Graham Page

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For the American automobile company, see Graham-Paige.

Sir (Rodney) Graham Page (30 June 1911 – 1 October 1981) was a British Conservative Party politician.


Page was educated at Magdalen College, Oxford, and the University of London and later became a solicitor. He was a Privy Council appeal agent and a company and building society director.

Page contested Islington North in 1950 and 1951 was first elected Member of Parliament at a by-election in 1953, for Crosby. He chaired the Select Committee on Statutory Instruments from 1964 to 1966. He was appointed a Privy Counsellor in 1972 and was a Minister of State at the Secretary of State for the Department of Local Government and Development until 1974, when the Conservative Government lost the February 1974 general election. He took a particular interest in government administration and played a significant part in the reorganisation of local government and water authorities in the early 1970s. When he was re-elected for the second time in 1974, he had a majority of over 19,000 votes.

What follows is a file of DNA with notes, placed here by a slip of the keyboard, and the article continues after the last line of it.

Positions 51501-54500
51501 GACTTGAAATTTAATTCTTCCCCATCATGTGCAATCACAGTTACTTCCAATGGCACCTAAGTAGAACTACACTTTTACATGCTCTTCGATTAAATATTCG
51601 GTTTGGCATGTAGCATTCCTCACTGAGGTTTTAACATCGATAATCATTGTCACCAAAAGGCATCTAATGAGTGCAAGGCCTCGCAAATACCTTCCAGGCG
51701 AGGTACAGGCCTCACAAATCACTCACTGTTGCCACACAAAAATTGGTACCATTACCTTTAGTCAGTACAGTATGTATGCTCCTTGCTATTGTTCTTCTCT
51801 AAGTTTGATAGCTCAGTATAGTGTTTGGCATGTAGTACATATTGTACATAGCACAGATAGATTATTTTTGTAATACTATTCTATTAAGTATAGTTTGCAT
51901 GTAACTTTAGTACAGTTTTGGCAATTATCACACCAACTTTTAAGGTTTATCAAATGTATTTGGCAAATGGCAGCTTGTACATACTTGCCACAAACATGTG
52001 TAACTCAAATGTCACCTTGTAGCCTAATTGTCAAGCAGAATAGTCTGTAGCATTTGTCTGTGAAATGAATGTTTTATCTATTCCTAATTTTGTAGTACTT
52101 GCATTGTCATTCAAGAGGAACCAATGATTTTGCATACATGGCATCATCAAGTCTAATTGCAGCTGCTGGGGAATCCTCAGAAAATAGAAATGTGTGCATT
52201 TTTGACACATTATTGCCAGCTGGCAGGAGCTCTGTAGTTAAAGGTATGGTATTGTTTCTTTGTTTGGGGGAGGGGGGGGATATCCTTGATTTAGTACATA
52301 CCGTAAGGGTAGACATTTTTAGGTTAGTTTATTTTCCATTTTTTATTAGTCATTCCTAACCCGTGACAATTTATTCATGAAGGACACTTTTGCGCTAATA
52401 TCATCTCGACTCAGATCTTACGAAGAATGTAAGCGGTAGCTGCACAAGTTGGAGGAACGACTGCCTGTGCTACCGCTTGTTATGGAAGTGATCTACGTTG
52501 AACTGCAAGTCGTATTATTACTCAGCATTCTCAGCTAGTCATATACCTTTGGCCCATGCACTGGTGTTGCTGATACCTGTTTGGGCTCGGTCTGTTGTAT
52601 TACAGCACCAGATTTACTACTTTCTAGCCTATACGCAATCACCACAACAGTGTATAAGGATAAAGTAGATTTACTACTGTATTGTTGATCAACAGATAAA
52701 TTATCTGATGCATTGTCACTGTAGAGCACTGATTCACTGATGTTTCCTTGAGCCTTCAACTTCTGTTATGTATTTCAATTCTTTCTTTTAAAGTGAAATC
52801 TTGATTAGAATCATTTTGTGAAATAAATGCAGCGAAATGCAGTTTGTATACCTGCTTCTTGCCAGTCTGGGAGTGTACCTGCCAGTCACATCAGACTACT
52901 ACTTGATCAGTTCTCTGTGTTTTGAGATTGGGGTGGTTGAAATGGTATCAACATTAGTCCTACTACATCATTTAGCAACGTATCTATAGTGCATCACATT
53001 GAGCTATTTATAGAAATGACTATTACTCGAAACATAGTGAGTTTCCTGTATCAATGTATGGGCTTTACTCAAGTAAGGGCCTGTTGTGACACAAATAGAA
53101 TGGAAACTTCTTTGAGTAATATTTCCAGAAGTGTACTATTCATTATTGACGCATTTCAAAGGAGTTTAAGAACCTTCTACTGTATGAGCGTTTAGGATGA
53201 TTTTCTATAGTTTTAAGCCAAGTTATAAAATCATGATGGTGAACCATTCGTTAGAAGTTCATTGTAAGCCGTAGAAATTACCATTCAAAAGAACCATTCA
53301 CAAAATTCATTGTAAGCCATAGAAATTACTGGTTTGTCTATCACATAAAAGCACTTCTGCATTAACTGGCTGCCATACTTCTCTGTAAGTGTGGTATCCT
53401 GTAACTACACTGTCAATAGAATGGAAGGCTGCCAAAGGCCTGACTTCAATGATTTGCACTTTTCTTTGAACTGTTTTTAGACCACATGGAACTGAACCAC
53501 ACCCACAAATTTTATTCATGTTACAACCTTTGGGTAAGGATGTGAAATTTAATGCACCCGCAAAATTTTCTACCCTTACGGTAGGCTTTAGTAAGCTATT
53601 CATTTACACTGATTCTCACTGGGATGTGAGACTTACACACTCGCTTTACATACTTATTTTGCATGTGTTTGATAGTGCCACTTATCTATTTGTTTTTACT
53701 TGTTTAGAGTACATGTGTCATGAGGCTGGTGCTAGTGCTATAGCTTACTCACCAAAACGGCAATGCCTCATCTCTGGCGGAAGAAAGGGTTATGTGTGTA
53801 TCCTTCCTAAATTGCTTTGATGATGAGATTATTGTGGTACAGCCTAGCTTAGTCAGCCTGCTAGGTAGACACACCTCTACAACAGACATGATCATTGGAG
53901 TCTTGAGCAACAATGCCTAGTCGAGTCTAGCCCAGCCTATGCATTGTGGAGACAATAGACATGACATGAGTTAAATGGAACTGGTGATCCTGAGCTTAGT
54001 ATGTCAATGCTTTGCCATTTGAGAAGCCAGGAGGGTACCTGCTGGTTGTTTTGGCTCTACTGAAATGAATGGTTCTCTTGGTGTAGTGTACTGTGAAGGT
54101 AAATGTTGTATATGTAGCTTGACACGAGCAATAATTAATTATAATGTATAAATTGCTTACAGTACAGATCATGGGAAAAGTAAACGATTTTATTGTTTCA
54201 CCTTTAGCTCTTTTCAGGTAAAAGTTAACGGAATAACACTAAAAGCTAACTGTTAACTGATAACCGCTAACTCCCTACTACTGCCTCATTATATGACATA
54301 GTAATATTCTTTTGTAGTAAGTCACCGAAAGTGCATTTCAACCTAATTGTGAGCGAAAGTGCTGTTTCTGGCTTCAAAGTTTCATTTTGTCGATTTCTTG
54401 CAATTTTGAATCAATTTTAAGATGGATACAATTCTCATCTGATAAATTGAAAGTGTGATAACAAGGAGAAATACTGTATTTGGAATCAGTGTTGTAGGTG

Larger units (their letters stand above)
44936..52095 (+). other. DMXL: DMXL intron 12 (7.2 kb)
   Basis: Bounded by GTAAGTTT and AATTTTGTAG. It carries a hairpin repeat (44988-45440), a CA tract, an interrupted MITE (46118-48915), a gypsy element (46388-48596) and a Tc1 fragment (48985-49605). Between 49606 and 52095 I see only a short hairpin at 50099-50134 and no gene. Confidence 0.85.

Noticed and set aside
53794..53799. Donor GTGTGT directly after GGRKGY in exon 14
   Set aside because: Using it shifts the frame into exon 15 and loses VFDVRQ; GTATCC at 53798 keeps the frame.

Page won his last general election victory at the 1979 general election. He died in office in 1981 and was replaced in parliament by the first Social Democratic Party member to be elected, the former Labour Education Minister Shirley Williams.

With W.J. Leaper, Page wrote a book called Rent Act 1965 in 1966. He corresponded with Winston Churchill and Enoch Powell. He was a governor of St. Thomas's Hospital, London, and the chairman of the Pedestrians' Association.


Page's death caused a high-profile by-election in which Shirley Williams became the first Social Democratic Party MP to be elected in Britain. It was a shock result which overturned a 19,272 Conservative majority Sir Graham had won in 1979. However, the Conservatives regained the seat in 1983.

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  • Photo, from Switch Designs Ltd


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Parliament of the United Kingdom
Preceded by
Malcolm Bullock
Member of Parliament for Crosby
Succeeded by
Shirley Williams